Also, pay attention to portions. Feeding too little will stunt your dog’s growth. But feeding too much can lead to obesity and other health problems.
Related: 10 Health Improving Food Boosters You Can Add to Your Dog’s Regular Meal.
Genetics always comes into play. Some dogs are predisposed to be bigger or smaller. It all depends on their lineage.
The best way to understand how genetics will affect your dog is to learn more about the mother and father. That shouldn’t be an issue if you went to a reputable breeder.
Most breeders keep pedigree information readily available.
If you adopted your dog, understanding lineage could be tricky. However, modern DNA tests make genetic profiling much easier.
Exercise and Physical Activity
Beagles aren’t the most hyperactive dog you’ll encounter. But, they still require plenty of exercise time.
Younger Beagles are naturally curious and full of life. Harness that energy and encourage your dog to stay active.
Stick to a routine, and your dog will develop strong muscles. Regular exercise is critical for overall health.
That said, you don’t want to overdo it! Too much exercise could lead to bone and joint problems, so find a good balance.
Spaying and Neutering
These procedures remove reproductive organs. Vets usually recommend getting it done between four and nine months of age.
These procedures can do wonders to keep dogs healthy and happy.
It prevents unwanted pregnancy to help control the pet population, reduces the risk of ovarian or testicular cancer, and even reduces aggression.
However, when it’s done too early, spaying and neutering can slightly stunt a dog’s growth.
When done before the growth plates close, it can prevent dogs from getting larger and taller.
Consult your vet to determine the best time for spaying or neutering your pup.
Related: How Soon Can I Take My Dog for a Walk After Neutering?
A Little History On the Beagle Breed
Beagles have a unique history. Like many other popular hunting breeds, these pups are most commonly associated with Great Britain. However, the exact origins remain a mystery!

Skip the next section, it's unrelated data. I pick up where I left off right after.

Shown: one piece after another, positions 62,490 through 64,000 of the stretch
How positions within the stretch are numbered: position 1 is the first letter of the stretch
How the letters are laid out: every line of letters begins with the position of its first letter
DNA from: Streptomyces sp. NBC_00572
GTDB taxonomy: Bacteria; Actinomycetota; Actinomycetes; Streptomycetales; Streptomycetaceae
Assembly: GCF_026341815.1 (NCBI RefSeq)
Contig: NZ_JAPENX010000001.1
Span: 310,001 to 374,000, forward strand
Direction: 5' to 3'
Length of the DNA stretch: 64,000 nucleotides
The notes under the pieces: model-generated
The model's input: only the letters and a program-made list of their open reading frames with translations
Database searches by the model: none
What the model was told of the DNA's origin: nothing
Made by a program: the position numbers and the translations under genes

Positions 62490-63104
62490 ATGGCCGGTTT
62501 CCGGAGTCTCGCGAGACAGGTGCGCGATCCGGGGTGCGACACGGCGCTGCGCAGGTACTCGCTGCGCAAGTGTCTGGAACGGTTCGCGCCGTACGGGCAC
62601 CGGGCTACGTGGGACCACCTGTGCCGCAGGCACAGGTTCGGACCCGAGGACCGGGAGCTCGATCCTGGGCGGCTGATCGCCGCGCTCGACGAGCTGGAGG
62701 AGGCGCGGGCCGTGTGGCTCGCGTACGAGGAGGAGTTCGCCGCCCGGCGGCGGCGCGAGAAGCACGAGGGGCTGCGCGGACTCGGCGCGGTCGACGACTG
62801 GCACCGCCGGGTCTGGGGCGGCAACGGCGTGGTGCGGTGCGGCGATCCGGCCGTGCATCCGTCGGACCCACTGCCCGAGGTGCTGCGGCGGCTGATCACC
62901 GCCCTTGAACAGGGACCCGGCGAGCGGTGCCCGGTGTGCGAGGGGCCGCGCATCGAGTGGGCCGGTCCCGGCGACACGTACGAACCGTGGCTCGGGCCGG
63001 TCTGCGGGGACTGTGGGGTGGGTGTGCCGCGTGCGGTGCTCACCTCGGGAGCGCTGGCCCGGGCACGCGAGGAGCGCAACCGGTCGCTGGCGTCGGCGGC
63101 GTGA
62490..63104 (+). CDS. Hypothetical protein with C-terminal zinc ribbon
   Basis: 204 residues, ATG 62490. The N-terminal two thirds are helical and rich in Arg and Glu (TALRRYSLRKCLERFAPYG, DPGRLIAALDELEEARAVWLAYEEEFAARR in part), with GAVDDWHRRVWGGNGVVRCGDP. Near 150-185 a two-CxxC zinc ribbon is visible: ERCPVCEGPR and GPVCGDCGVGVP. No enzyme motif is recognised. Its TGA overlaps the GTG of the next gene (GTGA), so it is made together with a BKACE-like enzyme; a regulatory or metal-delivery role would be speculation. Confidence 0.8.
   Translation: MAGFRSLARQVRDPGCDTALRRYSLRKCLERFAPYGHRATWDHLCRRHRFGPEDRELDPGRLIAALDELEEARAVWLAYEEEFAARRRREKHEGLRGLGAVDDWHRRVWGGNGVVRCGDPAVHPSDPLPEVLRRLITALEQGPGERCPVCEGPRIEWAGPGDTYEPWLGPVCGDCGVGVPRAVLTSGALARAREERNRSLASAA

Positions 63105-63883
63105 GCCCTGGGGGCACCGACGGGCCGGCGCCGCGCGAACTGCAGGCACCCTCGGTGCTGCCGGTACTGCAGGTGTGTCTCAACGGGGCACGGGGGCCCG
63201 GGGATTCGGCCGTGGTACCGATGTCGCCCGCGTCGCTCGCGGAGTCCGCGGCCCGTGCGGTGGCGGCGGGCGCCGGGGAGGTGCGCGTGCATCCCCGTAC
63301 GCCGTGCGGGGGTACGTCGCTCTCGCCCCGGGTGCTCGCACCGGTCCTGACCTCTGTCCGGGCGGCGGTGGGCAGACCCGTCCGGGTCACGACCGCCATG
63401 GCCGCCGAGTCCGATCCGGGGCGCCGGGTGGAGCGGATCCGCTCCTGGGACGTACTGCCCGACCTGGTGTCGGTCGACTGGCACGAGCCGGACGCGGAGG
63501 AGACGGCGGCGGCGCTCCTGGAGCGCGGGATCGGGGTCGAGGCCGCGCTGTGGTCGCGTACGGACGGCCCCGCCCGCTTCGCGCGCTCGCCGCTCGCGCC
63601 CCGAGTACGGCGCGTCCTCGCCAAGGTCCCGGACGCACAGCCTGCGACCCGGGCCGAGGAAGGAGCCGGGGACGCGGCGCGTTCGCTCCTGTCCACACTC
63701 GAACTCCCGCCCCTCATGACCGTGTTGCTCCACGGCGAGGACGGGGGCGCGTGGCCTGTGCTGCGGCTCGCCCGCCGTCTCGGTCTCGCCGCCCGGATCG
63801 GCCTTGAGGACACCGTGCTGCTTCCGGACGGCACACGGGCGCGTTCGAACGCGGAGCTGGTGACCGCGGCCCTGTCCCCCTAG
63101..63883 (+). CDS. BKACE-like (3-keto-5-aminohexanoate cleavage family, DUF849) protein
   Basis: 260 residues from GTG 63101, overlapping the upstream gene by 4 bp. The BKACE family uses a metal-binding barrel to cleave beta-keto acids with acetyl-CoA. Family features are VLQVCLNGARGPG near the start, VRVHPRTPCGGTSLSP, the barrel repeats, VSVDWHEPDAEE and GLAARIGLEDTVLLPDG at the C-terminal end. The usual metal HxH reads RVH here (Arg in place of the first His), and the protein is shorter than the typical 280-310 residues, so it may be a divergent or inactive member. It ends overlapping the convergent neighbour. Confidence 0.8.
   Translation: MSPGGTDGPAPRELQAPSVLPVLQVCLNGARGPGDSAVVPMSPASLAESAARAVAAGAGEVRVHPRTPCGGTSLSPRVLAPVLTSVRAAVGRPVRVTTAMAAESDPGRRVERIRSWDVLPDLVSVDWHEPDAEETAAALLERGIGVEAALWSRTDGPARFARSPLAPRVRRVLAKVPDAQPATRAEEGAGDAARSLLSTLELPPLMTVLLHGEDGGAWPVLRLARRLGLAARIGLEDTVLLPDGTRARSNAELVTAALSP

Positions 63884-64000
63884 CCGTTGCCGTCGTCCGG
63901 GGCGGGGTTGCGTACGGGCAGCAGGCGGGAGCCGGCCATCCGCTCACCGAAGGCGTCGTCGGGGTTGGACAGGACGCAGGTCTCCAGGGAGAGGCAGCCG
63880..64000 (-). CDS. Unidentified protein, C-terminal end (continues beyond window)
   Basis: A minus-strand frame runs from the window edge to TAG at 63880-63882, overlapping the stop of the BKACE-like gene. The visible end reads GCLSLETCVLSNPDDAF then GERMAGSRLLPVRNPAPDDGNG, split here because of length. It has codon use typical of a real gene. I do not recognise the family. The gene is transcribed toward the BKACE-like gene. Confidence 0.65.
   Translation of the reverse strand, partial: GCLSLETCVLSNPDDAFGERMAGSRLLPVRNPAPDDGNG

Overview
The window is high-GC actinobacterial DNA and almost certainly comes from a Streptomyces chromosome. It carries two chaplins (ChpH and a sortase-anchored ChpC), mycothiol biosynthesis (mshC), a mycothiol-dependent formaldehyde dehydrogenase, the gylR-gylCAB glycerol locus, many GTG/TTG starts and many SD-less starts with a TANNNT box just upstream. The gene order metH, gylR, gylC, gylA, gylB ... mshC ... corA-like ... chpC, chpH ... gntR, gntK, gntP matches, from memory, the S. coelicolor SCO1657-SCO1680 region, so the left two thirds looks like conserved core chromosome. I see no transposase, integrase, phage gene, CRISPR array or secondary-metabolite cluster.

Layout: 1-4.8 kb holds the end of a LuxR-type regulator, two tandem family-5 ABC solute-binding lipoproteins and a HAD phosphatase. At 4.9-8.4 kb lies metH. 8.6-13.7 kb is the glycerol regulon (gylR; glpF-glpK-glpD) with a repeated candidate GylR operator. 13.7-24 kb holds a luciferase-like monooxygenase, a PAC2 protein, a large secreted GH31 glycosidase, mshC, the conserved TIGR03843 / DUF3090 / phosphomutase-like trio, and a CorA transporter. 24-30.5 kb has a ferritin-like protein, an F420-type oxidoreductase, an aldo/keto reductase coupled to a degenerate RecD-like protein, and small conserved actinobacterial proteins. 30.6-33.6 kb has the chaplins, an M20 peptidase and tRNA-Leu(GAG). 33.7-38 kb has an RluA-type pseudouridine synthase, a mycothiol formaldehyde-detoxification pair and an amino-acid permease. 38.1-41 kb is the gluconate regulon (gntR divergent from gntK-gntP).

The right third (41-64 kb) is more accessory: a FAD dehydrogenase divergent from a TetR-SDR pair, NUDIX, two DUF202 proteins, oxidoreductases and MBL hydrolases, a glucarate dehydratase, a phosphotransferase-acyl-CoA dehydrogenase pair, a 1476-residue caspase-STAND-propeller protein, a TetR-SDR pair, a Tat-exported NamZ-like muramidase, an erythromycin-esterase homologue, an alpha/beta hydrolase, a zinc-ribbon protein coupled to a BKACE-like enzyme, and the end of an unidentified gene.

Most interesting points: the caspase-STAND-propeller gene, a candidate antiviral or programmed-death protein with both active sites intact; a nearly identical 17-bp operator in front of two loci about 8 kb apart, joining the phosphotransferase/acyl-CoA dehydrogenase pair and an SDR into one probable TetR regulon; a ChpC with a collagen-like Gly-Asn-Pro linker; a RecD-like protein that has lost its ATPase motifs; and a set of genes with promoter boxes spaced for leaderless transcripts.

Many hound breeds arrived in Britain sometime around the 11th century. However, the term “Beagle” already existed. It was primarily used as a catch-all moniker that referred to any small-sized hound dog.
For this reason, it’s hard for historians to trace the dog’s roots.
We do know that crossbreeding was huge during this period. Many miniature Beagle breeds appeared. One notable example is the Glove Beagle, which was small enough to fit onto a glove.
It wasn’t until the 1830s that the breed we know today emerged.
Once again, the details are hazy. However, it’s believed that a reverend in Essex is responsible for creating the earliest variant of the modern Beagle.
The exact lineage of those first litters is unknown, but North Country Beagles and Southern Hounds are likely represented.
Those first liters were slightly smaller. However, further crossbreeding resulted in a more standardized Beagle type in the 1840s. It was around that time that these dogs came to the United States.
Beagles continued to be popular in the next century. By the 1950s, they were one of America’s most prevalent dog breeds.
From 1953 to 1959, it was the number-one registered breed with the American Kennel Club. While these lovable dogs aren’t as popular as they once were, they still appear in the AKG’s top-ten list.
Modern Beagles are pretty easy to identify. While different colors exist, the most common is a tricolor mix of white, tan, and black.
Most of the lower body and snout are usually all white. Meanwhile, large patches of tan and black adorn the back for a signature look you can’t miss.
Don’t forget about the ears! The most defining feature of these dogs is their large, floppy ears that hand well below their heads.
Watching your Beagle grow up before your eyes is nothing short of inspirational.
These dogs are a joy to raise, and watching them go from curious puppies to loyal adults is rewarding.
Use a growth chart to monitor your pup’s development. While every canine is different, you can use the chart and known growth stages to ensure that your canine companion is healthy.
Also Read: Why are Beagles used in Lab Testing and Experiments?